Okay, so maybe I’m mentioning this with a bit of sarcasm but I really have enjoyed playing this with my girlfriend. Scopa is an Italian card game played with a forty card deck (you can use a standard deck just remove the 8’s, 9’s and 10’s). For anyone interested here is the Wikipedia entry explaining the rules.

http://en.wikipedia.org/wiki/Scopa

The version of the game I learnt from my grandmother is no doubt (much like the dialect of italian she speaks) not something the rest of Italy would easily recognise. Yet the basics are the same.

 So why am I suggesting this game, well firstly, a big barrier to a novice playing with a seasoned gamer like (I’m assuming) you are, is not how well they will be able to play, but how much better than it you are at them. Scopa is a great example of how competitive games can be fair and fun even between people with varying levels of experience. Basically what I’m saying is that although there can be a lot of tactics in the game, luck still plays a huge part, and luck will help the lesser skilled player feel they have a fighting chance, and often let them win.

When I first pick up a fighting game like Tekken or Marvel Vs Capcom my friends are happy to play against me, once I’ve learnt a bunch of combos and specials, suddenly nobody wants to play me, they feel like I’m too good, that I’ll beat them easily, which is never fun. But in a game based largely on luck, you rarely get that far ahead that you intimidate others into not wanting to play.

If you want to play competitive games with someone unfamiliar with video games, the look for games with this luck factor. Peggle is a good one, so is Bomberman to an extent.

Secondly I’m suggesting that if you have trouble getting someone you love to play computer games with, then there are countless traditional games you can play. Some of the ones I play include; Yahtzee, hangman, Pokemon the board game. It may even prove as a good stepping stone towards simple video games. Even if you can’t get your girlfriend to play on your Xbox or PS3 with you, wouldn’t you still like to have fun playing games with them.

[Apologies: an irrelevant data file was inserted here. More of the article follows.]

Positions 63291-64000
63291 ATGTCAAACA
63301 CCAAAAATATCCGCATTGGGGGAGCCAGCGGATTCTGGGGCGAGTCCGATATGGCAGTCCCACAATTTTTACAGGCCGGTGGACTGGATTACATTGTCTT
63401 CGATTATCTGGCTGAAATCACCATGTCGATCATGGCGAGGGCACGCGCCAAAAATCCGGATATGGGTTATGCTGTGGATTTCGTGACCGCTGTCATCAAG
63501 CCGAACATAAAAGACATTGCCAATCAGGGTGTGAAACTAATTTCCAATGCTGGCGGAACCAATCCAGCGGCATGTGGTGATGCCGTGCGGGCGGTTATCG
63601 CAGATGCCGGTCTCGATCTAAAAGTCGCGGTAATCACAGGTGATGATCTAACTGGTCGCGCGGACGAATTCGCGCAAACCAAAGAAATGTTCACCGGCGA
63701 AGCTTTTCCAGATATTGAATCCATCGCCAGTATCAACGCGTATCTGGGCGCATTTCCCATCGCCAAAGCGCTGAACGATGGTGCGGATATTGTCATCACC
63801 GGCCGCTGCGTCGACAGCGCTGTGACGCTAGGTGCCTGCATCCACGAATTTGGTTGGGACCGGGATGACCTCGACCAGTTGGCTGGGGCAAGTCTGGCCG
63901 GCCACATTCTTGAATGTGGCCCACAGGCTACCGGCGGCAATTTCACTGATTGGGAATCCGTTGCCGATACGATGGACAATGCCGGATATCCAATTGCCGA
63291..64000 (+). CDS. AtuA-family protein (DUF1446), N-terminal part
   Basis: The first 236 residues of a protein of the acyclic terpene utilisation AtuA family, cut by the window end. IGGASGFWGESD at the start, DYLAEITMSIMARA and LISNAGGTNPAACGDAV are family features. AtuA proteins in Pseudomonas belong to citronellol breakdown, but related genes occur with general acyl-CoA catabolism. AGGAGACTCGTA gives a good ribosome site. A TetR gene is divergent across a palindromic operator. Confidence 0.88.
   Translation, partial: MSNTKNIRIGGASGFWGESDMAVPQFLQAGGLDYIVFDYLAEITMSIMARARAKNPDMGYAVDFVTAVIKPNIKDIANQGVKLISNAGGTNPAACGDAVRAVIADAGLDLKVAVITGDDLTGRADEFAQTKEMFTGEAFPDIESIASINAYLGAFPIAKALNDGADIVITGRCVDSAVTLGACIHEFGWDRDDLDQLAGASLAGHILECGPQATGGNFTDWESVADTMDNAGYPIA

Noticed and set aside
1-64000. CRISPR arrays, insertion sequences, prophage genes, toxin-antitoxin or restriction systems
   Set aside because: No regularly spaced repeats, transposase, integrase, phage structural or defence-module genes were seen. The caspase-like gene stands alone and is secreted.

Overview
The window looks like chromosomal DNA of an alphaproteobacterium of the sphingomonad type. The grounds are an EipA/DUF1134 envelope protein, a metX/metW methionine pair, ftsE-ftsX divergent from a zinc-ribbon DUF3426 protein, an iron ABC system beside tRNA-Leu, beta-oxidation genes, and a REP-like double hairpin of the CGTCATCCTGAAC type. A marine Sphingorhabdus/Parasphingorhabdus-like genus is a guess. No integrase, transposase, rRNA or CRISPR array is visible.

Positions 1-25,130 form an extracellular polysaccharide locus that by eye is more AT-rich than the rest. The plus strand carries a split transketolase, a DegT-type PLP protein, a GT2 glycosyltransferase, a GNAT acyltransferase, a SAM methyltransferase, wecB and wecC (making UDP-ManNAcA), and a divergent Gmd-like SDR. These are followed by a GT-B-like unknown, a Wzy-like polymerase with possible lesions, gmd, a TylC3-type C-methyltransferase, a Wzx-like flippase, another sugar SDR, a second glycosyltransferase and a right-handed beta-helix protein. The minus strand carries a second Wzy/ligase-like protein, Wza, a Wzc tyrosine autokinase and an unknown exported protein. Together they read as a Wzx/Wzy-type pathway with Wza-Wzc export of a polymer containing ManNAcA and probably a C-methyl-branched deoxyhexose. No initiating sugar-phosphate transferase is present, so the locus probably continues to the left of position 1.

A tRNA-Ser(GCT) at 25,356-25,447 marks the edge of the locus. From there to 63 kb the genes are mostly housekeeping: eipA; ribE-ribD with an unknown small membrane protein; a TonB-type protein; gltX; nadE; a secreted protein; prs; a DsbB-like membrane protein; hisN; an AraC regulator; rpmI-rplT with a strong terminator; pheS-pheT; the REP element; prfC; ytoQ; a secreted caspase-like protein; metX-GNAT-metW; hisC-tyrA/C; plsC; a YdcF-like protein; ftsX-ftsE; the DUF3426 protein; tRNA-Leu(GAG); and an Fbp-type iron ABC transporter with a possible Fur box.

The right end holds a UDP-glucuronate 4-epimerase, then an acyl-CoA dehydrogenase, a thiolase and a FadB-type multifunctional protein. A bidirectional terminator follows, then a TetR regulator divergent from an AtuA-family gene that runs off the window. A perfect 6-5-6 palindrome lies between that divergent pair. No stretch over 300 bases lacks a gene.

The LEGO Series

These games are simple to learn, have great puzzles and are full of tons of unlockables and secrets. But best of all the range of movies and characters the games cover means almost anyone can find a LEGO game themed on something they like. For my girlfriend it was Harry Potter, together we played through the entire thing getting 100% completion and it was incredibly fun. Especially in this game it felt like you had a lot of freedom to do what you liked, often we’d just end up casting head shrinking spells on each other and breaking furniture.

 

Pokemon Games

The Pokemon games are great in the way that you can enjoy them as a solo experience but having a friend who also plays can add a lot of extra fun to them. Particularly with the Black and White games, there are many ways to interact with a friend provided they have the game and a second DS. Aside from the obvious trading activities like pokemon and battling each other, with the new C-Gear feature you can journey into another persons game, gain special powers and invite the characters from their game to visit yours. But if you really want to get in the good books of your girlfriend, catch their favourite Pokemon, breed an egg from it and send it to them, it’ll be a nice surprise when it hatches.